To begin this topic, let’s look at this typical example: Dr Tan is a medical doctor who has been practicing at his own clinic for the past 10 years. In recent years, he has been thinking about expanding his practice. He is thinking of getting doctors in the same area of specialty as himself to work together at his clinic. On the other hand, he also harbours the thought of getting doctors who are in related fields. In this way, he can expand the scope of services he can offer.
At the same time, Dr Tan is also thinking of planning for the succession of his practice. He thinks that he will probably continue to practice for the next 5 to 10 years if everything goes smoothly.
However, he is not sure as to how he should structure his working relationship with his new associates. Should it be an employer-employee structure, or should he just charge rental to the new associate for the clinic space? Maybe he can work on cost sharing, or perhaps remuneration based on a certain percentage of fees collected?
The above are situations that occur very often among medical doctors. It is very common for medical doctors to look into expansion of their clinic practice by roping in other medical doctors to work together, whether they are practicing in the same or different fields.
What should a medical doctor look out for when planning for his clinic expansion and succession eventually?
Let us first look at the different types of working structures.
This is one of the simplest forms of working relationship. New doctors are being employed and they are placed on a payroll. This allows the employer to have a bigger say over the control and management of the clinic. The full profit derived by the employee belongs to the employer. Such remuneration basis often attracts associates from the government sector and hospitals. Business expansion and succession may take place with proper planning.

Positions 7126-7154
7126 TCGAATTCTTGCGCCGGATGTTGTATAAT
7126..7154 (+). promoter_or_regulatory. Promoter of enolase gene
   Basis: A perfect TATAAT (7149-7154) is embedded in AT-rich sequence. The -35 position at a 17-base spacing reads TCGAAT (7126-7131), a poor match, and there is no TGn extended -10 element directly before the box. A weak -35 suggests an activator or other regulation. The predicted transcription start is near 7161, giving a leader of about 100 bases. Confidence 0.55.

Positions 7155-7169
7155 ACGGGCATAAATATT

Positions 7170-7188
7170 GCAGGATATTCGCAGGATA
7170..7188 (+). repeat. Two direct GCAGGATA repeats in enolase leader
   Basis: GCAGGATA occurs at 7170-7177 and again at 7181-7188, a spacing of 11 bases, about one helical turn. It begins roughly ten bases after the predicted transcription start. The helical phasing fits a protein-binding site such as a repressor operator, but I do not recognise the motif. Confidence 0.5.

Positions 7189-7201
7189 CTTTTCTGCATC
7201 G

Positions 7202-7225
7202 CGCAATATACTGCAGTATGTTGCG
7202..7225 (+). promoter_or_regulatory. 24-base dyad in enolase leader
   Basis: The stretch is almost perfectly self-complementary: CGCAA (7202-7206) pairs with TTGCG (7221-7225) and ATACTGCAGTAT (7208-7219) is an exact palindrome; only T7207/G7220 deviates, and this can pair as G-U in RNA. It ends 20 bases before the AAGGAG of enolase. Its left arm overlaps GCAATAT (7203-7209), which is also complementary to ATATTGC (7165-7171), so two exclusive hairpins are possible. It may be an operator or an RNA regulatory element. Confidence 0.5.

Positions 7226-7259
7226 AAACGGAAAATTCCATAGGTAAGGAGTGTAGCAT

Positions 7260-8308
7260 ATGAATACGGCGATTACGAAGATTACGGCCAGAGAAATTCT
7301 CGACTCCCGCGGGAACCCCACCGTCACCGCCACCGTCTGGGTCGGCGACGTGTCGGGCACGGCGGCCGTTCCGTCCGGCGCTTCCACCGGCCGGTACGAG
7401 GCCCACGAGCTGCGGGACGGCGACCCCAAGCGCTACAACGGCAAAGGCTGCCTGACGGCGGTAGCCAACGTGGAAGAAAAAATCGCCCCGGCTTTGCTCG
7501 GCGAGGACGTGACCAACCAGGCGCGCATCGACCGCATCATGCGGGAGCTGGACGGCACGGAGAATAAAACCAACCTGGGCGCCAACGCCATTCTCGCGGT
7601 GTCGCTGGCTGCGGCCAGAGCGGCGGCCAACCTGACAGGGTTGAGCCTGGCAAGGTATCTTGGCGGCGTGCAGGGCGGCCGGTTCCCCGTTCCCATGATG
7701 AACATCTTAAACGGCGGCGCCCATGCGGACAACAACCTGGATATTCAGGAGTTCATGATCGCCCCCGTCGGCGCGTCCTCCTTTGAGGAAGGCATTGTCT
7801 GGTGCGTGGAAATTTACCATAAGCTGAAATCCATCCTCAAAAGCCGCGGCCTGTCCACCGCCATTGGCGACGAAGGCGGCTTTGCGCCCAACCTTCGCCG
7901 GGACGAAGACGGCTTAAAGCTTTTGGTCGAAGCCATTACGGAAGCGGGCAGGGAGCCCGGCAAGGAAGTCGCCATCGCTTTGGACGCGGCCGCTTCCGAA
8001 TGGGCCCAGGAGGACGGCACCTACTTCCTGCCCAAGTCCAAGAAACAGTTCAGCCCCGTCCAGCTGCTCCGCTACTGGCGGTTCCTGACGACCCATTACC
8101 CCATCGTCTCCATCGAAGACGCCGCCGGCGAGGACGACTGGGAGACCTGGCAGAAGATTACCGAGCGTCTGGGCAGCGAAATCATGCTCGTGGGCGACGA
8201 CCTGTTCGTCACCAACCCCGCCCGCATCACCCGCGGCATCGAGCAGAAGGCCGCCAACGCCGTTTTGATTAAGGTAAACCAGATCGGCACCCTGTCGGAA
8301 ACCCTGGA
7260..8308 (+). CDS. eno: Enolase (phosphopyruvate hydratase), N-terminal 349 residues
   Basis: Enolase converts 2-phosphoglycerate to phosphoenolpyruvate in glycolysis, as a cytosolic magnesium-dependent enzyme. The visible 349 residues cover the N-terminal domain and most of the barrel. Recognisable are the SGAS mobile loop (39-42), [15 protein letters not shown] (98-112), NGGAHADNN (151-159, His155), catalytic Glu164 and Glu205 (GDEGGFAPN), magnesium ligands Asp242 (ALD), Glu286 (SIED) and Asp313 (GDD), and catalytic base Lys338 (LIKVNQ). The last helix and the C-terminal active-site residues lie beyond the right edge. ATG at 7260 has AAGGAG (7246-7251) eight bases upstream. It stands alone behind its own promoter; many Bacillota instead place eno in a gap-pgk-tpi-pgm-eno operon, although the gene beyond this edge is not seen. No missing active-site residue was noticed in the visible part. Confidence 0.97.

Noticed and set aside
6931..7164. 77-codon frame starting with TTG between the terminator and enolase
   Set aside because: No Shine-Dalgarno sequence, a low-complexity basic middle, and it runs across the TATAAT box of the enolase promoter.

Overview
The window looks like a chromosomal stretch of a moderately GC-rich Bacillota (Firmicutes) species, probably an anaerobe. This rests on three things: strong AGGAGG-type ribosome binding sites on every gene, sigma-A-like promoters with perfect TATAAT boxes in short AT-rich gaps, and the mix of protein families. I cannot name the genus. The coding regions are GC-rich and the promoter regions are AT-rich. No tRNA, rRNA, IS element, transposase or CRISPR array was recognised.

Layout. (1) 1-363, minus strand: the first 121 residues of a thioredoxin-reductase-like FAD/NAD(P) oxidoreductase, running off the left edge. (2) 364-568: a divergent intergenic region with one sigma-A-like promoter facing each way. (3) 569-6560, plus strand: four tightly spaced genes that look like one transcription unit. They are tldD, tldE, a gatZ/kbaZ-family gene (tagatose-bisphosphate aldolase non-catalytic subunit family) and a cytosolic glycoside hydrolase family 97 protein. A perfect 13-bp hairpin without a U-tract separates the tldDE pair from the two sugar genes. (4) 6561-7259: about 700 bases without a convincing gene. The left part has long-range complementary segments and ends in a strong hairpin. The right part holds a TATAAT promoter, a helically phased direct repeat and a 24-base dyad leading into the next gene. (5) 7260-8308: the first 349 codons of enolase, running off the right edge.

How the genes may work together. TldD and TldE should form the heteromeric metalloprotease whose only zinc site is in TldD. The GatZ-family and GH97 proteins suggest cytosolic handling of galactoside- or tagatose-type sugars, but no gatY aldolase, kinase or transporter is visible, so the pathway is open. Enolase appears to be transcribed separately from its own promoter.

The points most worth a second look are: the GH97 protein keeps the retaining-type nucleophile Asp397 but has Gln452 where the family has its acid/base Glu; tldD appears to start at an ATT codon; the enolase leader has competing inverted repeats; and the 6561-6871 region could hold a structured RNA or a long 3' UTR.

On the other hand, the upside of the clinic business may be limited as there may not be any sense of ownership by the employee. The relationship often does not last long or will not attract quality and business-minded associates. It is not certain if the employer will make extra profit from the associates.
Rental Charge On Use Of Clinic
For this structure, the doctor as a landlord charges a rental for the clinic space, often for the room and common areas. The doctor is assured of a recurring income from the rental. Business expansion and succession may take place with proper planning in advance.
The associate may end up working independently. The doctor renting the clinic space may view himself as an independent practice from the other doctor who rented him the space. In this way, there may not be much synergy. Proper operating procedure must be put in place to ensure that there is no dispute over walk-in patients with no referral.
The associate pays based on a pre-determined percentage of the actual cost incurred in running the practice. Again, this structure increases the income of the existing doctor as the cost charged to his income will be reduced. Business expansion and succession may take place with proper planning.